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KBS comedian under probe over spycam case

KBS Courtesy of KBS
KBS Courtesy of KBS

By Park Ji-won

The police are investigating a KBS comedian for his alleged involvement in the installation of a hidden camera disguised as a mobile phone charger in a women's bathroom of the broadcaster. His name has not been made public due to privacy concerns.

He has been working for KBS as a comedian since 2018 mainly for its flagship stand-up comedy show "Gag Concert." He debuted as a comedian in 2018 and signed a one-year contract with KBS as a freelance comedian back then.

KBS claimed he is not a full-time employee, threatening to take legal action against any media outlets that identify the suspect as a KBS employee.

Feeling pressure, the comedian made his Instagram account private on Tuesday.

He also voluntarily appeared for police questioning over the charges of violating the special law on sexual violence on Monday. He did not reply to questions asking for confirmation of the case.

He was questioned days after police started their investigation after a KBS producer found the illegal device on May 28. The building where the device was installed has been used by production staff of the show and many celebrities.

Criticism surged against the suspect and KBS as the country is facing a series of sexual violence cases such as sex exploitation cases with encrypted Telegram group chats collectively called the "Nth Room" and hidden cameras in women's restrooms. In the Nth Room case, a group of men extorted women and girls into making sexually exploitive videos and distributed them through the online messaging app. Police and prosecutors have been investigating the cases, arresting key members of the group.

A women's rights group criticized KBS for distancing itself from the comedian to avoid responsibility.

"The company should take responsibility to resolve the problem that occurred within their facilities even if it was not conducted by a worker under their supervision," Womenlink said in a statement.

Experts claimed the suspect may have wanted to get attention from the public or raise money from selling voyeur videos of female celebrities.

"In (hidden) websites like the dark web or Nth Room, there has been a new category called 'hidden cam in restroom'…. This means there is a certain subculture of people who enjoy voyeur videos as part of entertainment or humor… If the person is a comedian who found it interesting as humor, he may have wanted to get attention by uploading voyeur videos," Lee Soo-jung, a renowned criminal psychology professor at Kyonggi University, said during a radio interview, Wednesday.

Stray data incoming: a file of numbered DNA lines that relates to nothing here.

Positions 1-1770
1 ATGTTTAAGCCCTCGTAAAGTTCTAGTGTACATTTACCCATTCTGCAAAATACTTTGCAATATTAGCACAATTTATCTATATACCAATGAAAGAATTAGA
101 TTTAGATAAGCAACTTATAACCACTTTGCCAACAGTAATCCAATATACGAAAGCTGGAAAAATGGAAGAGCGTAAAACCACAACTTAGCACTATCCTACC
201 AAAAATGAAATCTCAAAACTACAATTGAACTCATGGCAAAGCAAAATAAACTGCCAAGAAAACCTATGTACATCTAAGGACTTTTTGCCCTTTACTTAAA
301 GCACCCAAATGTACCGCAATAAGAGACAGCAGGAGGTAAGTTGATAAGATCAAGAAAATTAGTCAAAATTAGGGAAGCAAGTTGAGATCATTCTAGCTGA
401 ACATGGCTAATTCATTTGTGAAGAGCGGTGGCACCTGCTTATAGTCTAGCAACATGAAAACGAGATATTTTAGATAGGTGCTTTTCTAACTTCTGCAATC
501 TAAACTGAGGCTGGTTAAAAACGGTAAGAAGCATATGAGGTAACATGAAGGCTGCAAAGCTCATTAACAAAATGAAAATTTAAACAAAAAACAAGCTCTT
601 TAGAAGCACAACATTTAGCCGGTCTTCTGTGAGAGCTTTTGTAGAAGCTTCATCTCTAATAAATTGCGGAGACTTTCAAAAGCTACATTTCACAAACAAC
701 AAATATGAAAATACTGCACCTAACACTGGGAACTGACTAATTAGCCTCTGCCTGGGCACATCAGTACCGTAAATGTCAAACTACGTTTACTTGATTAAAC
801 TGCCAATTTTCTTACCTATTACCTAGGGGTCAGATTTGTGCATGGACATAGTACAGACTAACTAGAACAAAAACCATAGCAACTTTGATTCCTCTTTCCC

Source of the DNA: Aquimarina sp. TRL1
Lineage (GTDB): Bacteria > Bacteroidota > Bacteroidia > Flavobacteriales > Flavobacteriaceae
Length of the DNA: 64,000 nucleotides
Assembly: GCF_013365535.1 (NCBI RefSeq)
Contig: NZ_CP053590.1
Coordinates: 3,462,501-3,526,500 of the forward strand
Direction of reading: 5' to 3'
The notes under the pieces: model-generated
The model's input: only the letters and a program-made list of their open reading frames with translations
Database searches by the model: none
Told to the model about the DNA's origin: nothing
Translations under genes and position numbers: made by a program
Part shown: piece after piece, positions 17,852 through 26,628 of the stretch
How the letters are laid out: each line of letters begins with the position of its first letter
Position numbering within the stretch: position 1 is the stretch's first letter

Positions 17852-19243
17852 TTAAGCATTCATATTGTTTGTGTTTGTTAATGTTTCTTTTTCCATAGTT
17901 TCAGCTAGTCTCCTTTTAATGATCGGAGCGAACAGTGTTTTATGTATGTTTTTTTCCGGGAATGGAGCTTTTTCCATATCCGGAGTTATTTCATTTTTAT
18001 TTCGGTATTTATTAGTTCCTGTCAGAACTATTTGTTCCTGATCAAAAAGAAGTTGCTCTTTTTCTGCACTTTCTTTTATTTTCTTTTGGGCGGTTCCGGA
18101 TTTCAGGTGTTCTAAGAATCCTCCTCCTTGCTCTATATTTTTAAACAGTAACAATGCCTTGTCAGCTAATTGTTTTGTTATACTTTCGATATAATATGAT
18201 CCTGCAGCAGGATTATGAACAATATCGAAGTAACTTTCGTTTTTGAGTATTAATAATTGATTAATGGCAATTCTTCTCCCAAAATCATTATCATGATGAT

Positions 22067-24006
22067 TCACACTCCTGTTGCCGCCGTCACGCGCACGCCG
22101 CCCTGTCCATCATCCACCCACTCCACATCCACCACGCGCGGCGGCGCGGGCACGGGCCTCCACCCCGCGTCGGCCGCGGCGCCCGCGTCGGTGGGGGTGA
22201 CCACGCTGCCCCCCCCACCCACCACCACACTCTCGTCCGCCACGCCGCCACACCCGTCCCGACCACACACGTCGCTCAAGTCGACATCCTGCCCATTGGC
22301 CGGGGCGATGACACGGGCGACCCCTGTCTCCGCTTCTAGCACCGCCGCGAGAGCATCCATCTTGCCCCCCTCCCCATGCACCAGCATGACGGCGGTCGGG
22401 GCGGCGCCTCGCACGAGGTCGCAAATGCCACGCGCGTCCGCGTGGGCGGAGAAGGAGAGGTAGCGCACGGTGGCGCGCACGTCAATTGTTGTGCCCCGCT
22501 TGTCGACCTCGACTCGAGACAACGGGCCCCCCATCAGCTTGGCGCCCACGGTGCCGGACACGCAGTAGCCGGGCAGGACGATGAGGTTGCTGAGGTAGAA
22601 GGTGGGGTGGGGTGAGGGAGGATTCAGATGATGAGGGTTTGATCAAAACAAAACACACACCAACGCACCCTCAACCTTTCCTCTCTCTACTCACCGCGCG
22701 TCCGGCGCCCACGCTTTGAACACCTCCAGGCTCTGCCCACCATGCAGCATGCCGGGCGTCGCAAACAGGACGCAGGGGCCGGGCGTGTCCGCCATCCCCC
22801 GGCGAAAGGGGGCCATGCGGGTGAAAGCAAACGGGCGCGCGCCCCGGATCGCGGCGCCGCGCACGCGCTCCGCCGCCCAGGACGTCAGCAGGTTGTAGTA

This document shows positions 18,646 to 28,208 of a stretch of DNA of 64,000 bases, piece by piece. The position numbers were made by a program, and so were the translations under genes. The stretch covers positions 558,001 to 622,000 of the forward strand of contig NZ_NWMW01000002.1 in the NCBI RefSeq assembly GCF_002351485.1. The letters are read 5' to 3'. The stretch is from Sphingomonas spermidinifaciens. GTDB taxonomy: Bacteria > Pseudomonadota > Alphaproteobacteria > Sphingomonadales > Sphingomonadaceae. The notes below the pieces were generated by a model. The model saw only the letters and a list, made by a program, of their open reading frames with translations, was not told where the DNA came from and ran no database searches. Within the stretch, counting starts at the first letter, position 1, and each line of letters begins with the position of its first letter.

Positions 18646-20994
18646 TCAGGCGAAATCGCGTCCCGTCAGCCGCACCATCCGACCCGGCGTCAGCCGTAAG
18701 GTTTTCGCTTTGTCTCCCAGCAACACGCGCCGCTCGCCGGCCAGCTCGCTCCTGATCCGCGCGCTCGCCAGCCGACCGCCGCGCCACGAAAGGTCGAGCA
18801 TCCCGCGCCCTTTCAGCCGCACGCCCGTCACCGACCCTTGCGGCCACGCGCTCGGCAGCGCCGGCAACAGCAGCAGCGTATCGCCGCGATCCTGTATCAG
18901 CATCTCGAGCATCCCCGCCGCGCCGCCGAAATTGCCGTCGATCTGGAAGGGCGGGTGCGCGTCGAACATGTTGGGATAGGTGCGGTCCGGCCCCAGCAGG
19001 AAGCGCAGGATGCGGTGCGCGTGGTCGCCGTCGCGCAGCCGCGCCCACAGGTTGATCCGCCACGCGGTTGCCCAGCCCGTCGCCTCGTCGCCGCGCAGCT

She added that the suspect, if he were suffering financial difficulties, may have aimed to blackmail female celebrities to sell their footage online or through the Nth Room.


KBS Courtesy of KBS
KBS Courtesy of KBS

By Park Ji-won

The police are investigating a KBS comedian for his alleged involvement in the installation of a hidden camera disguised as a mobile phone charger in a women's bathroom of the broadcaster. His name has not been made public due to privacy concerns.

He has been working for KBS as a comedian since 2018 mainly for its flagship stand-up comedy show "Gag Concert." He debuted as a comedian in 2018 and signed a one-year contract with KBS as a freelance comedian back then.

KBS claimed he is not a full-time employee, threatening to take legal action against any media outlets that identify the suspect as a KBS employee.

Feeling pressure, the comedian made his Instagram account private on Tuesday.

He also voluntarily appeared for police questioning over the charges of violating the special law on sexual violence on Monday. He did not reply to questions asking for confirmation of the case.

He was questioned days after police started their investigation after a KBS producer found the illegal device on May 28. The building where the device was installed has been used by production staff of the show and many celebrities.

Criticism surged against the suspect and KBS as the country is facing a series of sexual violence cases such as sex exploitation cases with encrypted Telegram group chats collectively called the "Nth Room" and hidden cameras in women's restrooms. In the Nth Room case, a group of men extorted women and girls into making sexually exploitive videos and distributed them through the online messaging app. Police and prosecutors have been investigating the cases, arresting key members of the group.

A women's rights group criticized KBS for distancing itself from the comedian to avoid responsibility.

"The company should take responsibility to resolve the problem that occurred within their facilities even if it was not conducted by a worker under their supervision," Womenlink said in a statement.

Experts claimed the suspect may have wanted to get attention from the public or raise money from selling voyeur videos of female celebrities.

"In (hidden) websites like the dark web or Nth Room, there has been a new category called 'hidden cam in restroom'…. This means there is a certain subculture of people who enjoy voyeur videos as part of entertainment or humor… If the person is a comedian who found it interesting as humor, he may have wanted to get attention by uploading voyeur videos," Lee Soo-jung, a renowned criminal psychology professor at Kyonggi University, said during a radio interview, Wednesday.

She added that the suspect, if he were suffering financial difficulties, may have aimed to blackmail female celebrities to sell their footage online or through the Nth Room.


Park Ji-won jwpark@koreatimes.co.kr

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